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Newsweek: Catching a spy at Hewlett-Packard

By DanLM ·
Everyone is complaining about the United States government data mining to protect civilian lives. Invasion of privacy hu? Well, read this article:

The guts and the glory of this article is that Hewlett-Packard spied on board member private homes(phones)to find out who was leaking information. Yea well, if a 100 billion dollar company(read my previous posts on this) is willing to spy on it's own people. What do you think they are doing to the common person that buys their products? The only reason this became public is because when a board member resigns, they must report the reason why to the Securities monitoring agency.

What don't we know about what they are gathering on us? Or, is everyone still to blind to look at Corporations because they are still so anti President Bush. And you know what, not all of these corporations are American. You've given these rights to multinational cooperation's also. Owned and controlled by individuals outside the United States.

American citizens have no privacy, none. Let the government have the same ability you freely allow corporations to have to protect your life. Or else, quit being such hypocrites about it and apply the same standards to these corporations that you do the official government.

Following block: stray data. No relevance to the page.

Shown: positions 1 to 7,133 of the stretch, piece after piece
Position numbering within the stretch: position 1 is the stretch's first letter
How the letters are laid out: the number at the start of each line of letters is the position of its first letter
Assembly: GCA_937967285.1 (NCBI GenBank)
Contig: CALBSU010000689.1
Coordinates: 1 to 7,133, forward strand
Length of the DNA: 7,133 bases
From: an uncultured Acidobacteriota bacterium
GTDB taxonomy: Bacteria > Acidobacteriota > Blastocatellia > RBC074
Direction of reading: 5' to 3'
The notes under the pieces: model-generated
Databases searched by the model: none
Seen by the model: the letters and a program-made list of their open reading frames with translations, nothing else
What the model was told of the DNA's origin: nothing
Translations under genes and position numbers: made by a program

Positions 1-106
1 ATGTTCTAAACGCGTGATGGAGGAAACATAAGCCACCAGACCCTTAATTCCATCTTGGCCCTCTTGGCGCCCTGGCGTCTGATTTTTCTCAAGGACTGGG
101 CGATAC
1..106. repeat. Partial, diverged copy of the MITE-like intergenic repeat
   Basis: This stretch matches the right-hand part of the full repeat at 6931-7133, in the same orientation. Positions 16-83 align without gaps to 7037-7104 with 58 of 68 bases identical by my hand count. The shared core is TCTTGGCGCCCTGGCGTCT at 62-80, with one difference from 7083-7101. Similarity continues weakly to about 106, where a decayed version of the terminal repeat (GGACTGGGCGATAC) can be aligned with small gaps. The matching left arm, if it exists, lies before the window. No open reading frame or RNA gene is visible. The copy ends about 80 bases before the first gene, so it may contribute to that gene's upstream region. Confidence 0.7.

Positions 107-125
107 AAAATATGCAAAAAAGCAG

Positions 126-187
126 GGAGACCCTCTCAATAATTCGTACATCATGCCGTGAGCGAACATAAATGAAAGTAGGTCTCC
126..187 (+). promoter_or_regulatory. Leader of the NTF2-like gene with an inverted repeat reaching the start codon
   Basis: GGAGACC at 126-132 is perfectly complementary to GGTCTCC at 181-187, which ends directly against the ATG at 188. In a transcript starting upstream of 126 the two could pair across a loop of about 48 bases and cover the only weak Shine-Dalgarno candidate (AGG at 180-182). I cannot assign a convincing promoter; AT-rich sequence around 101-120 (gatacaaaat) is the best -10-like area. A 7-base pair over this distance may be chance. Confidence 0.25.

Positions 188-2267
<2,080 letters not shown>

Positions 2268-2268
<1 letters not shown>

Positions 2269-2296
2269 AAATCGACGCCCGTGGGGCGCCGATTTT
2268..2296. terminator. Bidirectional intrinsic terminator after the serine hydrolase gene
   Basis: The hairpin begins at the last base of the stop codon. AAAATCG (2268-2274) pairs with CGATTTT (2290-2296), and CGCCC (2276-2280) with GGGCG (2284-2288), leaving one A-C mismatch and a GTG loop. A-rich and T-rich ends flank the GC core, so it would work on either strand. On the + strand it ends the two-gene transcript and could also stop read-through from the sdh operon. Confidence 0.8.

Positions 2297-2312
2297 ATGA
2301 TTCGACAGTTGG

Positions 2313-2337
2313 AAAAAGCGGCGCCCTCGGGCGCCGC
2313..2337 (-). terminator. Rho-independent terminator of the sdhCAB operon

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What planet did you post from? Uranus? :-)

by TechExec2 In reply to Newsweek: Catching a spy ...

"...Let the government have the same ability you freely allow corporations to have to protect your life..."

What planet did you post from? Uranus? :-)

"Nobody" freely allows corporations to spy on them or misuse their personal information.

The HP corporate surveillance was or should have been illegal and should be prosecuted. And, surveilance by the government must be within the 4th amendment to the U.S. Constitution. And, during a war, some things are different than when there is not a war.

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Slippery slope

by JamesRL In reply to What planet did you post ...

The slippery slope on the HP case is that they did analysis on information that was HP's: the telephone billing that these directors submmitted as expenses to HP.


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I feel we are at war

by DanLM In reply to What planet did you post ...

I feel we are at war right now, and the government needs these abilities to combat foreign nationals that are using sleeper cells in the us. I feel the arguments against them having this ability is one sided when you look what various corporations gather and use on every day Americans. With no over site, with no good reason other then to turn a profit. At least the government is trying to protect our lives.

I used this article to highlight what I feel is routine collection and manipulation of information on American citizens by various corporations and what could happen if only a few people decided to run with it.


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FYI TechExec

by jdclyde In reply to What planet did you post ...